Forgetting is a convenient way to say, without the risk of saying it, “I didn’t FEEL like doing that; so there!” Passive-aggressive adults can turn a workplace upside down with this behavior, while oppositional and defiant youngsters can brew up a ton of frustration in teachers and parents with forgetting. Then they wiggle off the hook with a less-than-sincere, “I’m sorry.”

But, of course, nothing changes.

The solution to addressing intentional forgetting is to attack the intention. So, the next time you give the child or student an instruction or direction to be completed later, ask them this question (and do it with a straight face):

Do you think that is something you’ll forget?

(Regardless of the look on their face, it’s my guess the question will catch them off-guard. If they stammer a bit, it’s probably because they KNOW they’ve stepped into a bit of quicksand.)

For them to say, “Yes,” would be to expose more of their intent that they care to show. (But if that’s what they say, my next step would be to ask them to come up with a strategy for remembering, then hold out until I get it from them.)

In most cases, the youngster will say, “No,” just to end the conversation. Then, if they DO forget, I’ve created an opportunity to remind them what they told me earlier. Since these kids don’t really like to give adults the upper hand at their expense, you just might have a different outcome when you ask the same question (“Do you think that’s something you’ll forget?) next time.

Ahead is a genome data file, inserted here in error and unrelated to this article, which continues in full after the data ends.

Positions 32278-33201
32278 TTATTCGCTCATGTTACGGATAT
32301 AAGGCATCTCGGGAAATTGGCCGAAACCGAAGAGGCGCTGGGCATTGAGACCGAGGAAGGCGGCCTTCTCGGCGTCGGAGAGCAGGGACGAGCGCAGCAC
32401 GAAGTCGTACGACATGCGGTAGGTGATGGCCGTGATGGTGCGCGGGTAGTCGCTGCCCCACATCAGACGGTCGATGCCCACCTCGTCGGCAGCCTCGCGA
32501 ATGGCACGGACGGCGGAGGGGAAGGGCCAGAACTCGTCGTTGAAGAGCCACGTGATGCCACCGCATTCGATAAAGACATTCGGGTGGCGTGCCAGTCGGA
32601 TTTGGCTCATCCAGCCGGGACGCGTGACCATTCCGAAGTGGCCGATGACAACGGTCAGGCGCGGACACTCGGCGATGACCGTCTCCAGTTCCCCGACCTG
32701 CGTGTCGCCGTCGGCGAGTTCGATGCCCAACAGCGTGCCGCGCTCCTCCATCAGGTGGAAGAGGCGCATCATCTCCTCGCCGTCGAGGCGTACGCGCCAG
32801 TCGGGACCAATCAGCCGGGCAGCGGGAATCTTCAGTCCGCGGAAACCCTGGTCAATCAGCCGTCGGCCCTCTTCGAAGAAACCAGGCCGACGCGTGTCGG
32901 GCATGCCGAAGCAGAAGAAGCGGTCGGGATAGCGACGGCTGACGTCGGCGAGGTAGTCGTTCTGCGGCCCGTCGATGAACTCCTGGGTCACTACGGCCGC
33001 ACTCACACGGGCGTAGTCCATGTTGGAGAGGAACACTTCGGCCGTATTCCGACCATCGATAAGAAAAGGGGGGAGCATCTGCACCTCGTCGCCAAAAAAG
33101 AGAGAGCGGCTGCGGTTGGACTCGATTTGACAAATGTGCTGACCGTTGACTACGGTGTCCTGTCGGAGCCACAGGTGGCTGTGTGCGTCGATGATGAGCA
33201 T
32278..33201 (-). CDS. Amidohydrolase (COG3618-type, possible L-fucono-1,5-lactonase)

James D. Sutton, EdD, CSP

Consulting Psychologist/Certified Speaking Professional
PO Box 672, Pleasanton, TX 78064
(830) 569-3586 Email

October 9, 2014 Posted by | Uncategorized | Leave a comment

Helping Kids Battle for Mental Health (Guest: Mike Bushman)

LISTEN to an excellent interview with Mike Bushman on The Changing  Behavior Network [link].


There is so much I know today that I wish I understood as a 15-year-old sitting on railroad tracks in my hometown, borrowed weapon in hand, trying to generate what I thought was courage to end my pain. Fortunately, I decided that night to give it one more chance. Thirty-five years later, my two college-age children, wife of 26 years, successful career and new writing endeavor remind me how fortunate I am to still be here.

I can’t share what I know today with my younger self, so I share what I’ve learned with others at that early, sometimes painful, stage of life. I also think it’s critical to help parents understand important roles they can play in helping children through the roughest of months and years. The following three actions stand out as particularly critical to my recovery.

Help Your Child Recognize What Makes Them Special